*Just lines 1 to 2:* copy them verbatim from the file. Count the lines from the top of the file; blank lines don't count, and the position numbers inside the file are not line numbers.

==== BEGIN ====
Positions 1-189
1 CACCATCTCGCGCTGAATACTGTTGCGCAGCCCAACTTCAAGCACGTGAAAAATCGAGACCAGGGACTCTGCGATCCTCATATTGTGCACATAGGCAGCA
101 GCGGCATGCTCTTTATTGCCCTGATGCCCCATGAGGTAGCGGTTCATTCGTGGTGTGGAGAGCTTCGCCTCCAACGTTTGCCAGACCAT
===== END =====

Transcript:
Positions 1-189
1 CACCATCTCGCGCTGAATACTGTTGCGCAGCCCAACTTCAAGCACGTGAAAAATCGAGACCAGGGACTCTGCGATCCTCATATTGTGCACATAGGCAGCA